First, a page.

Organizers of the Madison Marathon will keep their eyes on the forecast over the next several days to guide their decision on whether to cancel the 26.2-mile race scheduled for Sunday, when temperatures are likely to reach the high 80s.
The potential hot weather has put the marathon in jeopardy, and an announcement is expected about 4 p.m. Friday, according to a report from the Wisconsin State Journal.
Cancelling the marathon days in advance and opening up more slots in the half marathon race would be an unusual step, a preventative measure taken by a race director very familiar with making decisions in the heat of the moment.
Keith Peterson, the Madison Marathon Director since 2005, shut down the marathon in 2006 and 2010 when heat-stricken runners overwhelmed the medical staff.
Peterson endured the second-guessing from runners who managed the heat and felt cheated out of an opportunity to reach their goals and the rewards for months of training. Similarly, the director of the Cellcom Green Bay Marathon has received some criticism, after turning off the timing clocks and directing runners off the course last weekend.
“It’s not an easy decision, and we have to make a decision in the best-interest of everyone involved, the runners, the thousand-plus volunteers, the emergency personnel working the event, and the general population,” Peterson said in an interview Tuesday.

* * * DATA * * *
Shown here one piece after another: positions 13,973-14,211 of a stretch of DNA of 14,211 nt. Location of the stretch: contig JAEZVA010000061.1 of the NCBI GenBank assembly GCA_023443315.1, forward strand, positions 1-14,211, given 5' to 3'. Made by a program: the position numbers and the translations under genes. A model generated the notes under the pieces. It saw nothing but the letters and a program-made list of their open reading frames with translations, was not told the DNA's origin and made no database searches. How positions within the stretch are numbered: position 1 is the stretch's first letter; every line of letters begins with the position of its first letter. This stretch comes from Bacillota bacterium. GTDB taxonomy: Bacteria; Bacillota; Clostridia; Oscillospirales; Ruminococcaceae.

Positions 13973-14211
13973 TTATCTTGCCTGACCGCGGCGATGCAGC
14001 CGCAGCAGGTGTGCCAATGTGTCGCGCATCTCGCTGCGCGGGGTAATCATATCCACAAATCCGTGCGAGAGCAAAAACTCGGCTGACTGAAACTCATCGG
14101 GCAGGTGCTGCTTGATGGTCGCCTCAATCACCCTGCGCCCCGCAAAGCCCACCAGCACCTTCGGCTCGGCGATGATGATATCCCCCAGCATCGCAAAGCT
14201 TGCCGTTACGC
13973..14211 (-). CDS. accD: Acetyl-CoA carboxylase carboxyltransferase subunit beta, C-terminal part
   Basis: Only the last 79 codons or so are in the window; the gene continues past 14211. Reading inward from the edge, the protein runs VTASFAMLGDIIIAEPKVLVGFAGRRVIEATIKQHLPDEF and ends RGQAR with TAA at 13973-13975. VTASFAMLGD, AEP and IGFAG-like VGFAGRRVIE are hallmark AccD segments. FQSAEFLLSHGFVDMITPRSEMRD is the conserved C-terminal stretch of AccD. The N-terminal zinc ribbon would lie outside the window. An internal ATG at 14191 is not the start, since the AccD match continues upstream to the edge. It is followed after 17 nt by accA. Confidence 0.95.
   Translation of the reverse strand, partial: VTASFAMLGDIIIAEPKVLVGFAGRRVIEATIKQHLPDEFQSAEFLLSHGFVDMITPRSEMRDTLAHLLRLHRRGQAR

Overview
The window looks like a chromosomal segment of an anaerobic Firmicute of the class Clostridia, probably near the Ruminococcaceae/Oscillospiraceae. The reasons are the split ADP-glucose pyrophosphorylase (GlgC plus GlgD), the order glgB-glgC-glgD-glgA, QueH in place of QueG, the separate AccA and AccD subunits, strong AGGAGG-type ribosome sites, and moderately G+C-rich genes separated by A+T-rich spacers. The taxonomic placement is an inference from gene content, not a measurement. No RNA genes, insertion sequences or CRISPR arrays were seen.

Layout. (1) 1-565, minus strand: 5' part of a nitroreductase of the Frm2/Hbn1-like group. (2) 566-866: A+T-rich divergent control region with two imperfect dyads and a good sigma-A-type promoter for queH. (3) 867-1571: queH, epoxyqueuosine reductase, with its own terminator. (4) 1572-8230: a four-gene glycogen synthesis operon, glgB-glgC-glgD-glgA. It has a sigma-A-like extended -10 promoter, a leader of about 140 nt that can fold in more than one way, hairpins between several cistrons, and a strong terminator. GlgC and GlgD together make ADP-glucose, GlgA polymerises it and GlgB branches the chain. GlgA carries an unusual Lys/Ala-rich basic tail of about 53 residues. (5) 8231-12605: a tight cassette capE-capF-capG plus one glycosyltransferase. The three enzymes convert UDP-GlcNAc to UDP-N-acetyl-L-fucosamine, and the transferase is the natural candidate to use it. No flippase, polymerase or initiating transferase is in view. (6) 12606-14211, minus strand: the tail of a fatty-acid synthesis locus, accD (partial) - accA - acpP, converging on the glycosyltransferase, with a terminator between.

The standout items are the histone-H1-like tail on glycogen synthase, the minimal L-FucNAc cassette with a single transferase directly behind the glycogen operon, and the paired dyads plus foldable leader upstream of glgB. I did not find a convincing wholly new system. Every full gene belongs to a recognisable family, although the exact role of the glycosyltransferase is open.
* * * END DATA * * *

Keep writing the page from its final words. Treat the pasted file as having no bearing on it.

It’s not just the safety of a single runner that guides the decision to close the race, but an assessment of the capacity to treat all the runners who are suffering from dehydration or forms of heat exhaustion. Even an incident outside of the race that demands emergency medical personnel could push marathon organizers to issue a red flag and advise runners to stop, Peterson said.
“We never want to tax the system so much that we are tying up many of the city’s resources, so that when Mrs. Smith in Maple Bluff has a heart attack they have to bring in an ambulance from another community,” he said.
“We have a medical tent set up along the Capital Square. There’s a limited number of people it can handle, or physically hold. If you are filling that up with people experiencing dehydration or heat exhaustion…you want to be able to treat someone who might have something more serious.”
Learning from past experience, Peterson said the marathon organizers had improved their communication system to alert runners in the event the race would be stopped.
As of Tuesday, 1,750 runners were registered for the marathon; 4,000 for the half marathon – both on Sunday morning – and roughly 800 for the 10K Twilight Run scheduled for Saturday evening.
For a list of tips on how to handle the heat, check out this exhaustive piece from Runner’s World.